“I have a dream to do something that will be big and that I will create myself. Precisely because of the upheaval currently taking place in the global economy, there is now a possibility to do new things,” said Darmon
Fiona Darmon, one of the most notable women in the Israeli venture capital industry, is leaving the JVP fund to start an independent venture. Darmon served as a partner in the fund, established and managed by Arel Margalit, since 2009. Among other things, she was responsible for recruiting investors, and also served as a member of the investment committee and as a director in several of the fund’s portfolio companies.
Darmon will leave the fund in the coming months in favor of establishing her own dedicated investment fund that will specialize in complex transactions while taking advantage of crisis situations. “I’m leaving right now in what seems like the middle of the crisis and precisely because of this,” Darmon told Calcalist, confirming her departure from JVP. “I am almost 50-years-old and there are decisions that you take with the heart and then justify with the head. I have a dream to do something that will be big and that I will create myself. Precisely because of the upheaval currently taking place in the global economy, there is now a possibility to do new things and I will also do them together with JVP,” she added.
The JVP fund, one of Israel’s oldest venture capital funds that has $1.75 billion in assets under management, has led investments of $1.5 billion in the past two years and has invested in 160 companies since its inception.
Aren’t you afraid to start raising capital in the current period?
“Today’s market should not be missed. We brought the most strategic partners to the fund during the craziest and most crisis-ridden times. This is what happened in 2009 when I joined JVP in the midst of the storm to raise a new fund precisely when investors closed their wallets. The current environment creates opportunities throughout the investment chain: companies need capital to continue growing, funds need capital to support companies, and institutional investors want to liquidate their investments,” said Darmon, explaining her plan to build a fund that will operate in a new model that will combine diverse investment and liquidity tools.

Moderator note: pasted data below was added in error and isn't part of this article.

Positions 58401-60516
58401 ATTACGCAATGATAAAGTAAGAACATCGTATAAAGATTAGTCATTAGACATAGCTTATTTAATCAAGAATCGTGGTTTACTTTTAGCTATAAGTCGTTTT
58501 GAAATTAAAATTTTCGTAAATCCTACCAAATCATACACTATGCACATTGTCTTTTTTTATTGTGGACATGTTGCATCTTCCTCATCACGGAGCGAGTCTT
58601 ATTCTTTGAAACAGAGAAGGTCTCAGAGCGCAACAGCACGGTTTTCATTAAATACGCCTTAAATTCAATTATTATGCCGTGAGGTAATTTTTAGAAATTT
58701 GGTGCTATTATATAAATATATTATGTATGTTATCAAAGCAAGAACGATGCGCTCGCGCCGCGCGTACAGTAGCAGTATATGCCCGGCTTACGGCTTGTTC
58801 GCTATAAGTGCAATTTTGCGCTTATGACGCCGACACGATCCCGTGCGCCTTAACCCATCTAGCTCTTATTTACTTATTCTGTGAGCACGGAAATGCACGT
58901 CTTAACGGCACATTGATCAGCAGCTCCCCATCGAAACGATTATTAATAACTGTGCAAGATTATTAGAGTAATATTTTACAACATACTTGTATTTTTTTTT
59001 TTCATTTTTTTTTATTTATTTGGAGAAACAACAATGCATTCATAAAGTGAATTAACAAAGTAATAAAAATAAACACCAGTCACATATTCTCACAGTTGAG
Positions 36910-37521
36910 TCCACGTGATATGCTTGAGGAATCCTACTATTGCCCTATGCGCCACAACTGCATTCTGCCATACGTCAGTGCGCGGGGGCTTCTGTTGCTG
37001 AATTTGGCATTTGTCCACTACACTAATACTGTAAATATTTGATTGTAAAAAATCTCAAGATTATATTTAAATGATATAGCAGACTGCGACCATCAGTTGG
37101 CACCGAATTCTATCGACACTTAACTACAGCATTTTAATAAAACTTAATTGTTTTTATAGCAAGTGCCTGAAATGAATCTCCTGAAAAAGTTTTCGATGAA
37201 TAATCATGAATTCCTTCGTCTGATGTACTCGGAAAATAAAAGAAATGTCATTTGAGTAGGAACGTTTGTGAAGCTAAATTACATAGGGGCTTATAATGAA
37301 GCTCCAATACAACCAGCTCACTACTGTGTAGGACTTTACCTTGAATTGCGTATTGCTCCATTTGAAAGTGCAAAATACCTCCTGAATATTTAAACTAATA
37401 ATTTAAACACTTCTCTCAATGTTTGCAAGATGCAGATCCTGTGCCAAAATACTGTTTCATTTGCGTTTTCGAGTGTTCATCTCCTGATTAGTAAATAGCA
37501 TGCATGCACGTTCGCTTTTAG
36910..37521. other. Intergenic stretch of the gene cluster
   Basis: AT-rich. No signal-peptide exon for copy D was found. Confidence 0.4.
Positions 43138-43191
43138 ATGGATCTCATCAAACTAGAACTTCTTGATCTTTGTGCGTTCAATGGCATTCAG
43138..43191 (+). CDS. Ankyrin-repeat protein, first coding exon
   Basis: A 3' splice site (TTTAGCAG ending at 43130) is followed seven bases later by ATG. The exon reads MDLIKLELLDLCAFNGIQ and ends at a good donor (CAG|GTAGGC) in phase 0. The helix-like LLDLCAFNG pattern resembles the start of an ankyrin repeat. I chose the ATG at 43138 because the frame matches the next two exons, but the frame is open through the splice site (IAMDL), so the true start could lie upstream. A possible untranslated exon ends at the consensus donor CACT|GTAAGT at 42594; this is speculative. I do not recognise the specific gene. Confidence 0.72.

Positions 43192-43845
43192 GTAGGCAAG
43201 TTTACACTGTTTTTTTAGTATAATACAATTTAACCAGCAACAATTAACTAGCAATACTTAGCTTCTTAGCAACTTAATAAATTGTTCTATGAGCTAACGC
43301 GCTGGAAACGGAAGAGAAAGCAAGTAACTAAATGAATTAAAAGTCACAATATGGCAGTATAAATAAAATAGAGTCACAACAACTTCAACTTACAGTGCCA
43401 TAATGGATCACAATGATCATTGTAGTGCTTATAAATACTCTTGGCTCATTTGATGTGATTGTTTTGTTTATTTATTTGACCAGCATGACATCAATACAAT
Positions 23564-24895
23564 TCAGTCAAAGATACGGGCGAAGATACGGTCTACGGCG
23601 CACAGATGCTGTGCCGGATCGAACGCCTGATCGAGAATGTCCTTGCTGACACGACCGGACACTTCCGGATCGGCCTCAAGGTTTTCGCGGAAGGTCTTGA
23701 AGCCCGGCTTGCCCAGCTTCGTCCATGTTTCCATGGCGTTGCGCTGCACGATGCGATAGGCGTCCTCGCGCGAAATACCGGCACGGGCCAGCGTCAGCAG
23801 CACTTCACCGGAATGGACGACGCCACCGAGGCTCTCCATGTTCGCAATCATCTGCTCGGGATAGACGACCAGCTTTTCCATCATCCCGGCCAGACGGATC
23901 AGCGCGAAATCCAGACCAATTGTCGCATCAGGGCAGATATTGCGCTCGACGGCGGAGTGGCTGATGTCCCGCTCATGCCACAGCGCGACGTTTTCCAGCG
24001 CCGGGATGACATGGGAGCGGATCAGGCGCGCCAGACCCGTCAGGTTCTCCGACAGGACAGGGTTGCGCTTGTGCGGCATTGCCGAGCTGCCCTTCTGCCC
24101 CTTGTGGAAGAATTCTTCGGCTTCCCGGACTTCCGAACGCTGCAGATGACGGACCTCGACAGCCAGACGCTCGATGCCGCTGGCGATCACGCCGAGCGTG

“I’m not optimistic yet. It’s not over yet and there will be further waves of cuts in companies and bumps this year, but there is a little more clarity and a better atmosphere. Many companies have indeed made cutbacks, but from what I can see, almost all employees found work within a week. There are now many good employees on the market and they are being hired at record speed. The situation in the U.S. was better to start with, but now we also see in Europe that the warm winter prevented the energy prices from going crazy, and that calmed matters down.
“There is a feeling that the situation is not that bad, and I see it in our startups that are once again starting to receive inquiries from customers who stopped their purchases in the last quarter of 2022. Many companies have returned from year-end vacations with renewed strength and with renewed budgets. There are quite a few companies here that are looking for partnerships, and for the international companies that are looking for acquisitions in general, this is like a candy store. There will also be large companies that will be sold because the multinational giants have for years preferred to buy technologies instead of developing them themselves.”
So the worst of the crisis is behind us?
“There will be more companies that shut down this year, but this is a natural situation. Although in Israel we have such a character that we don’t give up, so less companies close here. We will start to see the improvement in the situation from the bottom up: the companies will sell more, the expense structure will be more balanced and they will start to try to raise money in the private sector towards the second and third quarters of the year.”
And what about Israel’s specific situation, which is also affected by the political reforms?
“I am very disturbed. The events may affect bodies that would like to work with our companies and buy from them. The technology is indeed advancing, but there is always at least one competitor who is in the market and whose product is good enough. If there are countries that decide to take a stand against what is happening today in Israel, this will also affect high-tech. The legal reform will create difficulties. Instead of pushing forward to open the doors for us, they will stand at the gate and check ten times before letting an Israeli company in. We are really opening an unnecessary front.”
Dr. Erel Margalit, Founder and Executive Chairman of JVP, thanked Darmon for her contributions down the years. “She led so many meaningful processes here at the fund. JVP has been a true partner on the journey. I am proud that she is today viewed as one of the leading women in the Israeli venture capital Industry, and of her contribution to the industry,” said Margalit. “Over the years we have celebrated together some of the key heights of the Israeli high-tech, alongside navigating its challenges. I wish Fiona the best of luck and I am sure we will continue to do great things together.”
First published: 09:45, 29.01.23